Update on the latest in business:
Asia shares lower, most markets closed for Lunar New Year
BANGKOK (AP) — Shares are lower in most markets open in Asia with much of the region taking a break for the Lunar New Year.
Shares edged lower in Japan and India on Tuesday but surged 2.1 percent in Australia following a report on banking malpractices that was less severe than anticipated.
The weak showing followed a day of gains on Wall Street as buying of technology companies outweighed losses in health care, materials and utilities stocks.
The S&P 500 index rose 0.7 percent to 2,724.87 and the Dow Jones Industrial Average climbed 0.7 percent to 25,239.37. The tech-heavy Nasdaq composite gained 1.2 percent to 7,347.54, while the Russell 2000 index of smaller companies picked up 15.48 points, or 1 percent, to 1,517.54.
A government report showed U.S. factory orders declined 0.6 percent in November, mainly due to lower demand for machinery and electrical equipment. That surprised economists, who had forecast a slight increase.
Benchmark U.S. crude oil rose to just under $55 per barrel.
The dollar strengthened against the yen and the euro.
STATE OF THE UNION-ECONOMY
Trump has solid US economy for SOTU, but threats remain
WASHINGTON (AP) — President Donald Trump will enjoy the backdrop of a mostly solid economy as he delivers his second State of the Union address Tuesday night, though questions about its sustainability linger.
Trump will likely tout the latest signs of strength: Friday’s jobs report showed that employers added the most jobs in January in nearly a year. And a separate report showed that factory output rose at a healthy clip in January.
Those figures, however, haven’t fully erased concerns about an array of headwinds facing the U.S. economy this year.
Several challenges loom: Overseas growth is stumbling, led by weakness in China, the world’s second-largest economy. Europe is hamstrung by a recession in Italy and the potential for an unruly Brexit. A trade war between the U.S. and China remains a threat.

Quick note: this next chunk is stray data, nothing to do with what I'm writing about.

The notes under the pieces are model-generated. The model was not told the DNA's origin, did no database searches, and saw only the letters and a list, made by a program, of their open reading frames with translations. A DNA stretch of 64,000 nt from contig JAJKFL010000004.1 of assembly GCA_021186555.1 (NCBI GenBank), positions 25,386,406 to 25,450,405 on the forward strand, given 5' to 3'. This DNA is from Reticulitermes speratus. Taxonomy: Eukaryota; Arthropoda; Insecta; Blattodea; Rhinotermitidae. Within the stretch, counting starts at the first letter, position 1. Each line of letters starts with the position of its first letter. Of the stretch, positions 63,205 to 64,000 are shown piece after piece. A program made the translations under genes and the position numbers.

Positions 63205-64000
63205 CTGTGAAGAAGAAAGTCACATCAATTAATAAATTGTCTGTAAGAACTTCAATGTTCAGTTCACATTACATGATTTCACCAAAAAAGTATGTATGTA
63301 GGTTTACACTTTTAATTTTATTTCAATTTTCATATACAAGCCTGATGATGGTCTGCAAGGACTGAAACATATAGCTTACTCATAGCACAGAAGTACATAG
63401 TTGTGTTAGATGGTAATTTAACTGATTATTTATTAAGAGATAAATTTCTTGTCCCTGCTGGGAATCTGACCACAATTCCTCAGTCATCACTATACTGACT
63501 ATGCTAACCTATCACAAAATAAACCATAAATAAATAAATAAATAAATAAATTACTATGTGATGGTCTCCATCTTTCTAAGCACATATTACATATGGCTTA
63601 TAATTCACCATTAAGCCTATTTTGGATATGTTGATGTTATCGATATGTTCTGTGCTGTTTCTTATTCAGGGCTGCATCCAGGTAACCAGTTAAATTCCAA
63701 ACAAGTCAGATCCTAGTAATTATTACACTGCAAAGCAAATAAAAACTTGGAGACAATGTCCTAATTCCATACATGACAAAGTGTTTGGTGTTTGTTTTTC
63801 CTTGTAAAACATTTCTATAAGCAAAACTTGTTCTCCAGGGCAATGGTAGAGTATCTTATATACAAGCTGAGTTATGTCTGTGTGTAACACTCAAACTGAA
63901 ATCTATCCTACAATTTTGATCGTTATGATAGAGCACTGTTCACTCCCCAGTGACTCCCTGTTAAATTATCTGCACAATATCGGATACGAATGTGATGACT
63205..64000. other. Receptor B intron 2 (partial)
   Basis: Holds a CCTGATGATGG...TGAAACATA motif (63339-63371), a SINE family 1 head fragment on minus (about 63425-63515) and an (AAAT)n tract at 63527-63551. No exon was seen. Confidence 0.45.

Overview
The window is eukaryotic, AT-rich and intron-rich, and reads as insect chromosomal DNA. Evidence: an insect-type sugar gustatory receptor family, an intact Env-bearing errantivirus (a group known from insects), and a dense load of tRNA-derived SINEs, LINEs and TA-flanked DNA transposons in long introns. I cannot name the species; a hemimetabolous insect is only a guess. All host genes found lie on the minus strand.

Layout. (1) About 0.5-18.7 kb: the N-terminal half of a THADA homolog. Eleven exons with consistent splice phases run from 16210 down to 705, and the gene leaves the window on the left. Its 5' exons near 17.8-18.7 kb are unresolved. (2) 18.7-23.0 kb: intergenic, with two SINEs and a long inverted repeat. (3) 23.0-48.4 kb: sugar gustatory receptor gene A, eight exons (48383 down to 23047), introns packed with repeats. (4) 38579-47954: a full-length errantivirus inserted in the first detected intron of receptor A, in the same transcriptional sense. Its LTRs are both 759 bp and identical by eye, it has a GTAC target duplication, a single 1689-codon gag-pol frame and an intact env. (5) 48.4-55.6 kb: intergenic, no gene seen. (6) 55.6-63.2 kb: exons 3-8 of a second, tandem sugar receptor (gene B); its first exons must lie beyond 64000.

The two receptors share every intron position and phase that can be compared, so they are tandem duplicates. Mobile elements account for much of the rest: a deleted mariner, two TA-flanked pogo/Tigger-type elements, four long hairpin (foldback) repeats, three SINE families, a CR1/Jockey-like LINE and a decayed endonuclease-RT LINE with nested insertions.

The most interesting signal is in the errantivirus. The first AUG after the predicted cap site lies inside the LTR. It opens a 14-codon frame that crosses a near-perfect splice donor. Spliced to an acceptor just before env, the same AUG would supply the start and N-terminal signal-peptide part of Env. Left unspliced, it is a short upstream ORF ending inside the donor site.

SUPER BOWL-SPORTS BETTING
Fans in 3 states legally bet almost $185.5M on Super Bowl
LAS VEGAS (AP) — Football fans in three states legally bet almost $185.5 million on the Super Bowl this year, with sportsbooks ending Sunday with mixed results and Nevada operators seeing the first drop in the total amount wagered on the game since 2015.
The game between the New England Patriots and Los Angeles Rams was the first major professional sporting event to be posted on the boards of sportsbooks outside Nevada. All opened after the U.S. Supreme Court ended a federal ban on wagering on sports last year.
Figures released Monday by gambling regulators in Nevada show people wagered $145.94 million at the state’s 200 sportsbooks, $12.65 million less than in 2018. Sportsbooks operators in New Jersey accepted about $34.9 million in wagers and lost money, while in Mississippi, fans bet around $4.67 million at non-tribal casinos.
Nevada’s effective monopoly on sports betting ended last spring, when the Supreme Court ruled the ban should be lifted. Casinos in seven other states — Rhode Island, Delaware, Mississippi, New Jersey, Pennsylvania, West Virginia and New Mexico — now accept wagers on sports. The list is expected to grow by next year.
New Jersey gambling regulators said sportsbooks lost $4.6 million when they paid $39.5 million to those who won bets. Many gamblers backed the Patriots, who beat the Rams 13-3 and covered the spread of 2 1/2 points.
UK official signs order to extradite tycoon Mallya to India
LONDON (AP) — A British official has signed an order that paves the way for tycoon Vijay Mallya’s extradition to India to face financial fraud allegations.
The government office that oversees immigration and other issues said in a statement issued on Monday that Home Secretary Sajid Javid “carefully considered all relevant matters” before signing the extradition order.
Mallya has 14 days to appeal.
Known for his flashy lifestyle, he was a leading figure among India’s business elite. He launched Kingfisher Airlines and owned a stake in the Force India Formula One team.
Mallya is accused in India of conspiracy to defraud, making false representations and money laundering offenses.
He has multiple medical problems, but British Judge Emma Arbuthnot ruled last month he could receive adequate medical care in prison if he were extradited.
Trump and Fed chairman Powell discuss economy over dinner
WASHINGTON (AP) — The Federal Reserve says Chairman Jerome Powell had dinner at the White House with President Donald Trump on Monday, but the two men did not discuss the future course of interest rates.
Joining the president and Powell were Treasury Secretary Steven Mnuchin (mih-NOO’-shin) and Federal Reserve Vice Chairman Richard Clarida.
The dinner marks the first time Trump and Powell have met since Trump picked him for the top Fed job in November 2017. During the last three months of 2018, Trump was sharply critical of the Fed’s move to higher interest rates.
Last week, the Fed signaled that it planned to pause its rate hikes and would be “patient” before raising rates again. The announcement sparked a rally on Wall Street.